While the former experiment was designed to investigate whether people are more likely to comply with a request stemming from an individual wearing a luxury brand label or a green label, the third experiment investigates whether wearing labeled clothes yields financial benefits.

Again, this might be the case because signalers are perceived as higher status and thus observers comply with their request. For green labels, a second process might reinforce this tendency. Green signalers might be perceived as more cooperative and trustworthy, which might enhance the chances that people donate, believing that their donations would indeed reach the target instead of being misused.

For this study, I cooperated with Kinderkrebshilfe, a well-known charity that supports children suffering from cancer as well as their parents (e.g., by providing counseling and financial aid).

Materials and method

A female confederate (as in the original study) who had not taken part in experiment 1 approached 880 passersby (Mage = 41.7 years, S.D. = 13.6, 61.7% female) at different spots in the city of Zurich. The locations were allocated by the city to charity campaigns.

The confederate approached passersby with a moneybox and information on the charity. She explained that she was collecting money for Kinderkrebshilfe and handed out literature. The confederate wore the same shirts or caps as those used in experiment 2. Each time after receiving a donation, the confederate put the money in a treatment-specific envelope. The dependent measure was the average amount of money collected.


T-tests for mean differences between average donations and Fisher’s exact test for differences in the passersby’s propensity to stop and listen to our experimenter’s request were used (see S5 File). While the first measure was reported in the original study, I additionally report the second because signals and cues could also affect a person’s propensity to give, instead of the amount he or she gives [51]. The average donation per treatment and the proportion of passersby who stopped to listen to our confederate’s request are listed in the S5 File.

As evident from Fig 2, neither the Lacoste label (shirt: t = -.569, p = .570, d = -.064; cap: t = .306, p = .760, d = .038; pooled: t = -.312, p = .749, d = -.027) nor the Bio label (shirt: t = 1.275, p = .203, d = .143; cap: t = -.366, p = .715, d = -.044; pooled: t = .619, p = .536, d = .051) provided any benefits when collecting money for charity. In contrast to the former experiment, no difference between the collected amounts of money when wearing a cap and wearing a shirt is observed (t = .047, p = .962, d = .003) A negative effect of wearing a cap becomes evident, however, when analyzing the relative frequency of people who stop to listen to our confederate’s request (p = .000, φ = -0.206), while again, the labels do not impact the frequency of people who stop for shirts (luxury: p = .457, φ = -.049; green: p = .325, φ = -.062) or caps (luxury: p = .538, φ = .040; green: p = .336, φ = .065; pooled, luxury: p = 1.000, φ = .001; green: p = 1.000, φ = .001).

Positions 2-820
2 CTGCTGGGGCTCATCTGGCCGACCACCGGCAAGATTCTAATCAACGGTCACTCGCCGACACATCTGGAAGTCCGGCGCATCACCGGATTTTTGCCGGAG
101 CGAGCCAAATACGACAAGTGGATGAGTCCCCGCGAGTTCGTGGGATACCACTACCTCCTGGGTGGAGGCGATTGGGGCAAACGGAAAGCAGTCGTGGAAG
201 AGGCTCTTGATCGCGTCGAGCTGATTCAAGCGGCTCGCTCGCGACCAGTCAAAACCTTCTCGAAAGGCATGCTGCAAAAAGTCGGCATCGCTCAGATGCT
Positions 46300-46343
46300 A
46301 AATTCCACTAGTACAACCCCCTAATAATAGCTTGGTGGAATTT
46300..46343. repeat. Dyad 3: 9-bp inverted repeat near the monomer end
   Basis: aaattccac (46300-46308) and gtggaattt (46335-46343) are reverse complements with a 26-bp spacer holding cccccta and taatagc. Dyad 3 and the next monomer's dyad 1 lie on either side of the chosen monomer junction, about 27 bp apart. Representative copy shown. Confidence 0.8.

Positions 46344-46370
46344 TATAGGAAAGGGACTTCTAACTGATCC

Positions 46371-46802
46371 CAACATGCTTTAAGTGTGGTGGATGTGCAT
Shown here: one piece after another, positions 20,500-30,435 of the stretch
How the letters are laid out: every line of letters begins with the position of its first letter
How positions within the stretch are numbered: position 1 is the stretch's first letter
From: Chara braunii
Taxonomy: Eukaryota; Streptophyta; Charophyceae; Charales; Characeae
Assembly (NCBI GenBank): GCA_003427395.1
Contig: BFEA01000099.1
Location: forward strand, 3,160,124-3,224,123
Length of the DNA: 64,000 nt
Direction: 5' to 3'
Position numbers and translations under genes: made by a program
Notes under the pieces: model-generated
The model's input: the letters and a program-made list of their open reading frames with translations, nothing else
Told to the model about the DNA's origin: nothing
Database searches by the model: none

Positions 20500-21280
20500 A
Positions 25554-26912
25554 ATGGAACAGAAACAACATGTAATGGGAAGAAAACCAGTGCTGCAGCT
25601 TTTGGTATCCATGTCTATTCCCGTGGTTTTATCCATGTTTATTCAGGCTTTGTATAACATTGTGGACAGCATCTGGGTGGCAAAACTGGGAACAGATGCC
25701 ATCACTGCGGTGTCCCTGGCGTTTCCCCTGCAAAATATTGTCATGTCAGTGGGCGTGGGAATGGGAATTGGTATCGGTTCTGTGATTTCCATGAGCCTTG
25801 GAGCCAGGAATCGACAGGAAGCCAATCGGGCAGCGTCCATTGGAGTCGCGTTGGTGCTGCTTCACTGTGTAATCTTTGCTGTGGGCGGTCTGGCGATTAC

Fig 2. Average donation by experimental condition (experiment 3).

A confederate approached passersby in the city and asked them to donate to a charity. Experimental conditions: No label (control condition), Lacoste label (luxury label condition), Bio label (green label condition), printed on shirts or caps (double-blind procedure). 95% ci. The corresponding statistics can be found in S5 File.

Experiment 4: Compliance in a Neighborhood with Low Socioeconomic Status

In contrast to the original study, and in spite of the considerably larger number of subjects, a positive effect of labels on either compliance or on charitable donations could not be detected. Nor could I find a positive effect of the green label. This holds true for both shirts and caps.

A precondition for brands to function as a signal is that they are perceived as costly. Although study 1 demonstrates that this condition is met at least for the Lacoste label, I replicated the compliance experiment in a neighborhood with a low socioeconomic status in Zurich since this should raise the relative cost of the brands from the perspective of people on a low income.

Materials and method

720 subjects were approached (Mage = 45.0, S.D. = 14.9, 58.9% female), either by the female confederate (shirt experiment) from experiment 4 or by a new, male confederate (cap experiment), and asked if they were ready to take part in a short survey (see the section on experiment 2 for further details). A male confederate was introduced in addition to the female confederate, because luxury signals might work differently depending on the gender of the signaler and of the observer [52, 53], although Nelissen and Meijers did find beneficial effects of luxury brands for both women and men.

While the shirt experiment was conducted at a street corner in the city center, the cap experiments was conducted with people waiting at a bus stop. This implies that the baseline cooperation cannot be directly compared between the shirt and the cap procedure. However, if CTS applies, the postulated effects should be observable under both procedures.